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Berserkers Baumard

It is Saturday morning, and I have a busy schedule ahead. Taking one son to rugby, whipping the others into shape on the piano before the imminent Grade 2 and Grade 3 examinations arrive, before encouraging a little homework activity. Who knows, maybe I will have time for a little relaxation too….not until I have prepared my forthcoming updates for Winedoctor next week though. Suddenly, however, I have been distracted, by a thread on the excellent Wineberserkers site on the story of Florent Baumard, his 2012 Quarts de Chaume, and cryo-extraction. I felt compelled to comment; piano practice and homework will just have to wait for half an hour.

My comment is on page three of the thread, which begins here. Having written it, it encompasses much of my thoughts on the story which is, in my opinion, still evolving. I thought, therefore, I would reproduce it here. I have left it exactly as written, so please excuse the references to “other comments” and previously made arguments.

My post in full:

This is a really fascinating thread, and having been quoted so frequently I feel compelled to comment, even though deep down I feel no desire to further stoke the fire on this. I find the events as they unfold fascinating, and I consider this a very important story for the Loire, but it is Jim’s work not mine.

First up, to be clear, I know Jim personally, having met him numerous times at tastings, and having spent time with him in the Loire, especially during the Salon des Vins de Loire. I have also met Florent Baumard a number of times, and have spoken with him directly about the 2012 harvest.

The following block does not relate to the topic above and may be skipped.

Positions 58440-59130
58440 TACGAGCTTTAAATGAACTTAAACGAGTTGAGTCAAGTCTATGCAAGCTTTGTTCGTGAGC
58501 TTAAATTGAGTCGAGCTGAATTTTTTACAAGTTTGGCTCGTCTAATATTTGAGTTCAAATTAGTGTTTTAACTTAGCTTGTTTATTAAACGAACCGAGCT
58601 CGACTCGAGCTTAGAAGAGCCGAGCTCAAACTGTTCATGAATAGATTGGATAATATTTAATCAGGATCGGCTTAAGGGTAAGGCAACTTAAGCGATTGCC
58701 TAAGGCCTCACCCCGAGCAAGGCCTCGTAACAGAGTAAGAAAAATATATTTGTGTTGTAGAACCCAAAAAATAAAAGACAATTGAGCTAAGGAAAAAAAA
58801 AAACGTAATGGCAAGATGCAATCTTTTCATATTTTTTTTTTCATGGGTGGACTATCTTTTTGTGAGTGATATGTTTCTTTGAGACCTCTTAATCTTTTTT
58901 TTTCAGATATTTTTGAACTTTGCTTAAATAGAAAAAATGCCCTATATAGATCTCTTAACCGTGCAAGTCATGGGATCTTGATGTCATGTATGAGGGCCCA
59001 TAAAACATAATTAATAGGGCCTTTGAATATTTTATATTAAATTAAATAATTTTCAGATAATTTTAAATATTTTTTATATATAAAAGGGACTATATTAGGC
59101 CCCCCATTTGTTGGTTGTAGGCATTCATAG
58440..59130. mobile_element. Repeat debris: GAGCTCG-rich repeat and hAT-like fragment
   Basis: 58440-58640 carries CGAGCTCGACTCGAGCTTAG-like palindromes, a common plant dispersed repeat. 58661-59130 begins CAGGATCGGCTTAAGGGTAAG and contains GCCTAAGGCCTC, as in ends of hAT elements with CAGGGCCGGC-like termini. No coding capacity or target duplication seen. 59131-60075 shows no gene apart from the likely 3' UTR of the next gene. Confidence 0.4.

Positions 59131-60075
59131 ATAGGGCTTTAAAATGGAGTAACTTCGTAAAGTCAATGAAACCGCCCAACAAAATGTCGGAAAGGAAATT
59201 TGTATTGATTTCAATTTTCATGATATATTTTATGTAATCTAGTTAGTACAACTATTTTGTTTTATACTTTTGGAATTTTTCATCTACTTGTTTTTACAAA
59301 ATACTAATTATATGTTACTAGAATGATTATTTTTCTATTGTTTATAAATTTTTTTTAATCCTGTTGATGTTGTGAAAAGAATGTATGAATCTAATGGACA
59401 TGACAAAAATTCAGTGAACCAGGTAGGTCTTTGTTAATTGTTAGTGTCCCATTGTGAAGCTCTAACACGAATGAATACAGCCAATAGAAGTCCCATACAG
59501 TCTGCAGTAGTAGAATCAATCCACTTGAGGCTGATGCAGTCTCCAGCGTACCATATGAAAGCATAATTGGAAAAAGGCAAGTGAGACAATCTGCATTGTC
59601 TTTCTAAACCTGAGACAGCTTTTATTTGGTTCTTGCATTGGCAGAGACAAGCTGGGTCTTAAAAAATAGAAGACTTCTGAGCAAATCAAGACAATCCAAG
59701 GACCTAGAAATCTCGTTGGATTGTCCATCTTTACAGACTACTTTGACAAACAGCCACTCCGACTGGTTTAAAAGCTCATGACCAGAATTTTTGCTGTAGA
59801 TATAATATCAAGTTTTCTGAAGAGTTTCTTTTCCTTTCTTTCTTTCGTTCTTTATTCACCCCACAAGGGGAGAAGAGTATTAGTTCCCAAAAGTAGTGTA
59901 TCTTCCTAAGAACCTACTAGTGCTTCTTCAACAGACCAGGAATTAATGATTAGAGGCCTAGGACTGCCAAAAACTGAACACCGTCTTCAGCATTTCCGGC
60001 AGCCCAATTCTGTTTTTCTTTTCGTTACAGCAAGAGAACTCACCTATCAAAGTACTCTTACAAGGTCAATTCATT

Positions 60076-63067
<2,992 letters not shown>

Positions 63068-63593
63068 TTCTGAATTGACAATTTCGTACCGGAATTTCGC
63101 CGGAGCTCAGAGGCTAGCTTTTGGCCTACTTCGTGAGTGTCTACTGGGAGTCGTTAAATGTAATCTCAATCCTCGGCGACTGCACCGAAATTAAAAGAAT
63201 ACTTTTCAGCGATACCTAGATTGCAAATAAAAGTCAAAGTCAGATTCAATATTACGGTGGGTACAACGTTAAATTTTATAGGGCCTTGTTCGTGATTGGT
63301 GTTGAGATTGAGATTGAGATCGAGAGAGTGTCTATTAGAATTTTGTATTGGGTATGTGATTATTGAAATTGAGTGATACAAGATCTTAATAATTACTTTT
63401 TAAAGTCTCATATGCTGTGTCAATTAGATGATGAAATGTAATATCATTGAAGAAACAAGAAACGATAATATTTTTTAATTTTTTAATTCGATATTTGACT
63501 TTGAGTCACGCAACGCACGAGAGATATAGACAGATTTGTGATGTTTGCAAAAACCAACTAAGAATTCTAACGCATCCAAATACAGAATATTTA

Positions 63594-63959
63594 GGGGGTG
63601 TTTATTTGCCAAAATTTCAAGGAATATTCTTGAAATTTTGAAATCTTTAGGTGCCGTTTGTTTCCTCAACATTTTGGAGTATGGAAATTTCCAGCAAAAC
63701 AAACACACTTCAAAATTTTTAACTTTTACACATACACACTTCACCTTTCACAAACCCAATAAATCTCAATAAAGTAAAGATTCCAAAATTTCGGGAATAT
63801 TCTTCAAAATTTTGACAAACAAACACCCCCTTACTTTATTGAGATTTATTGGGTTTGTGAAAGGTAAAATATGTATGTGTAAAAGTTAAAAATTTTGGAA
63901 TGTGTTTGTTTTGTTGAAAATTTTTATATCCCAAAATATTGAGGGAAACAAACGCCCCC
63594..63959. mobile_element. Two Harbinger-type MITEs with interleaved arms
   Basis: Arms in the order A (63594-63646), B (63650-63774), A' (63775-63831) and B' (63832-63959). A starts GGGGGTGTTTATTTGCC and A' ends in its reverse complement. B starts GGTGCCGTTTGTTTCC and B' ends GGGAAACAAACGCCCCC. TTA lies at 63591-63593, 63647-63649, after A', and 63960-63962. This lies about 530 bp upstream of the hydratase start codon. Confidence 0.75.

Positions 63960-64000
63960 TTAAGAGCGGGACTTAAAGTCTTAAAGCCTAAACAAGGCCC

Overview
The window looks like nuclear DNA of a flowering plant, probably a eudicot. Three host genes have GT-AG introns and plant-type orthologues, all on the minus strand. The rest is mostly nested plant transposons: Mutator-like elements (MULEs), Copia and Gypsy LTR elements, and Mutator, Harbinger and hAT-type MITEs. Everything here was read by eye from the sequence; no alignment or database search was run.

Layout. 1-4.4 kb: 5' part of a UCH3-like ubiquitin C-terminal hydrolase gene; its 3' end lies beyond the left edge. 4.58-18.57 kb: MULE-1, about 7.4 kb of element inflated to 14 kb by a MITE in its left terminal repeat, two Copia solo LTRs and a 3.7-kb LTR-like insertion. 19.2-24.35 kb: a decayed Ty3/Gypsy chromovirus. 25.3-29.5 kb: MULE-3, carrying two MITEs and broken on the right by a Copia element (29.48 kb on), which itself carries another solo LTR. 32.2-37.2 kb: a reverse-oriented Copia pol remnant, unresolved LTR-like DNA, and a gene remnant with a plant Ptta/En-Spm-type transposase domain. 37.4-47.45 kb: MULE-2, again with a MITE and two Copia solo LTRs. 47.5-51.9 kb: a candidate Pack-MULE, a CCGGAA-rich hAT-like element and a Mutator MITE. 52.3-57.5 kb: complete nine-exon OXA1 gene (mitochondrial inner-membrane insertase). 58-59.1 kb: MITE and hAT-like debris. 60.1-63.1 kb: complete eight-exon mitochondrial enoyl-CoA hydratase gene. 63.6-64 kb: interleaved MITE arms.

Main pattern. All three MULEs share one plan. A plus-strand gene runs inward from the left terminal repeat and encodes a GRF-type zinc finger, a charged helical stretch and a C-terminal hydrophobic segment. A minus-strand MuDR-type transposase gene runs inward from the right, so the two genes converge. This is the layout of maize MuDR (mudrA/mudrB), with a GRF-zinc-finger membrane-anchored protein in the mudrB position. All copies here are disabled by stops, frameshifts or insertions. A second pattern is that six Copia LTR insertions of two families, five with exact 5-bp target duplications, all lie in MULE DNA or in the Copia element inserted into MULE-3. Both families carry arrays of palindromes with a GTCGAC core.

I have to say I find having chunks of my Baumard profile cut and pasted a little disconcerting. I have no problem with the text being taken and picked over, but I sense it is used as a defence for the technique of cryo-extraction. I believe (I need to go back to my profile) that further down the page I cast my own personal doubts on the “renaming” of the method as cryo-selection. I would agree with previous posters that you can’t change what you are doing just by changing the name. I don’t feel that this comes across when you cut and paste chunks away, but I see some have gone and read the whole profile, thanks for that, and thanks for the comments on its factual and objective nature. That was my intent, to present what is done, rather than to judge, and let the reader conclude for him/herself. The disadvantage of this, of course, is that readers might conclude according to their pre-existing prejudices.

Having made some indication of my misgiving as per the technique Baumard is using, I would not say I am against cryo-extraction per se. Its use has unwittingly been perfectly acceptable to me as I know I have tasted many wines and enjoyed them, long before I had realised they had been made with a little help from cryo. In particular I am thinking of Doisy-Védrines, the proprietor of which Olivier Castéja is very open about his use of cryo-extraction to improve a little his harvest. My view of how Olivier uses it, however, is that he takes hard-won botrytised fruit, true to what Sauternes is, and removes a little water. How much I don’t know, as I’ve never asked him, but if I see him at the primeurs in a few weeks I will certainly do so. As for what Baumard does, this is a little more difficult to define, as information is not forthcoming. Nevertheless, Florent (pictured below) told me last year that he has, in at least one vintage, removed more than 80% of the volume using cryo-extraction. When I wrote that up I emailed him to clarify as I found the figure so unbelievable. 80%! Yes, I am sure many vintages are less than this, but I do not have the data to say what the figures are for other vintages, not for want of asking I should add. Even accepting data is limited, the technique does not seem here to be fine-tuning, but is the major process by which the wine is made, in at least some vintages.